Philip Edward Thomas was born on 3rd March 1878 in 10 Upper Lansdowne Road North (now 14 Lansdowne Gardens) and died on the battlefields of Arras, France on 9th April 1917. Thomas was educated at St. Paul's School and Oxford University and had an interest in nature and the countryside. An unhappy and solitary person, he earned a living as a writer and journalist mainly on nature issues and 19th-century writers. In 1913 he met the American poet Robert Frost who encouraged him to try writing poetry. Much of his poetry was written after he joined the Army in 1915 and was only published after his death although some was published under the name Edward Eastaway during his lifetime.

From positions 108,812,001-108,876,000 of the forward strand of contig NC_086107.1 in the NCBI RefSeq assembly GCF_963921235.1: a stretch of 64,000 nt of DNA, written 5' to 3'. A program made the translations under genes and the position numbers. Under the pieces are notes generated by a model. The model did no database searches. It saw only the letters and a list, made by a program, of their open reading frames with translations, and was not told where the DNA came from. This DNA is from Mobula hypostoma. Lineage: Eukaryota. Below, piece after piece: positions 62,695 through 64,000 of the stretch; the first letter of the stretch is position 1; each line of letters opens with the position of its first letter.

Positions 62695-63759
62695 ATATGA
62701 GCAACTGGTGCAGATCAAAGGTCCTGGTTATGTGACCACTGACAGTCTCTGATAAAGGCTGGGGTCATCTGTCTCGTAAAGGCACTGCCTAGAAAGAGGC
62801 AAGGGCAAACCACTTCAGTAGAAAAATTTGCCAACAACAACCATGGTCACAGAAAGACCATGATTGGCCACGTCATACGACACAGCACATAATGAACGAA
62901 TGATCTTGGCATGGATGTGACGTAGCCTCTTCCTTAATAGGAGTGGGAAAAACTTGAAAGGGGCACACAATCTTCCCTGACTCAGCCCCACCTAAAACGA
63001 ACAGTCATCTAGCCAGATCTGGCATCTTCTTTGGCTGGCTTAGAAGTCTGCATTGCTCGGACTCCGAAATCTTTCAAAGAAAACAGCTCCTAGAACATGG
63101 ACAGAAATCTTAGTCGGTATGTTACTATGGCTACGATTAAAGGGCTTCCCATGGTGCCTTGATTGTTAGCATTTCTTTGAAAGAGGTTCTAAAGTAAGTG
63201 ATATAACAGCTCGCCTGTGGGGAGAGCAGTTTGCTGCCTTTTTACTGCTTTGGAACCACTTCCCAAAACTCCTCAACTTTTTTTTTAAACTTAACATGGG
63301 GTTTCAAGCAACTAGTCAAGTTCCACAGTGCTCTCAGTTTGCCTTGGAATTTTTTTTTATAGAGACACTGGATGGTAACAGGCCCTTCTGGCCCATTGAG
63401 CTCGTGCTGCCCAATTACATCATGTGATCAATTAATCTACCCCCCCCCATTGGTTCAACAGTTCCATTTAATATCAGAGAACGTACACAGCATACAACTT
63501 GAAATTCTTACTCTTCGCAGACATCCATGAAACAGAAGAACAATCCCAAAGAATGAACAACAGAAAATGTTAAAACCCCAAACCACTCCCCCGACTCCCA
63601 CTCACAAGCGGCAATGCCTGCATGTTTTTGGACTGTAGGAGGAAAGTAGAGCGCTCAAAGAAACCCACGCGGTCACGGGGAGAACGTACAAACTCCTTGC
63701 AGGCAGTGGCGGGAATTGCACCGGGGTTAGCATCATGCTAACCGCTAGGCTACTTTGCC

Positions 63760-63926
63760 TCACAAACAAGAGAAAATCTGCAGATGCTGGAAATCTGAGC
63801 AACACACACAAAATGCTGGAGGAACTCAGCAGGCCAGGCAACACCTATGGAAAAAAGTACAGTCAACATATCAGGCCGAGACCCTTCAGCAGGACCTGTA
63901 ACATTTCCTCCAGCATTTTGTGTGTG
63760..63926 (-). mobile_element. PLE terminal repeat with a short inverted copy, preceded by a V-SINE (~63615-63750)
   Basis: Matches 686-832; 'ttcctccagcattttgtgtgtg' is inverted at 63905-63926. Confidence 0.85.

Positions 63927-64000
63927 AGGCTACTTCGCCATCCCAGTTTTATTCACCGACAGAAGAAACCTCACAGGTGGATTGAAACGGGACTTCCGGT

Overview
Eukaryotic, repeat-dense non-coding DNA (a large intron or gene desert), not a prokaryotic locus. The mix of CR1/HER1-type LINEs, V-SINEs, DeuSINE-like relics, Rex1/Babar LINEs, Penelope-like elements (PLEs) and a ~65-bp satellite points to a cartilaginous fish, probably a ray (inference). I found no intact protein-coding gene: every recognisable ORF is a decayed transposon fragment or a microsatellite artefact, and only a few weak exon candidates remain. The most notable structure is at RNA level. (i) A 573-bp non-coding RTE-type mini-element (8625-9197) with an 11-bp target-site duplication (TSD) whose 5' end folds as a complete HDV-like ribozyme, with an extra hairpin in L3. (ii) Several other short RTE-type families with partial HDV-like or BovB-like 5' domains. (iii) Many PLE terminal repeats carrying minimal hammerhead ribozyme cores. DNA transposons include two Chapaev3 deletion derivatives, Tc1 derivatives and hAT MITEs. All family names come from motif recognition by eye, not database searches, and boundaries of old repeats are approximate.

His poetry is predominantly about nature and is noted for its quiet, unstressed, rhythms. His work has a fresh, unromantic feel, often with a melancholic, solitary atmosphere.
Yes, I remember Adlestrop-
The name, because one afternoon
Of heat the express-train drew up there
Unwontedly. It was late June.
The steam hissed. Someone cleared his throat.
No one left and no one came
On the bare platform. What I saw
Was Adlestrop-only the name.
And willows, willow-herb, and grass,
And meadowsweet, and haycocks dry,
No whit less still and lonely fair
Than the high cloudlets in the sky.
And for that minute a blackbird sang
Close by, and round him, mistier,
Farther and farther, all the birds
Of Oxfordshire and Gloucestershire.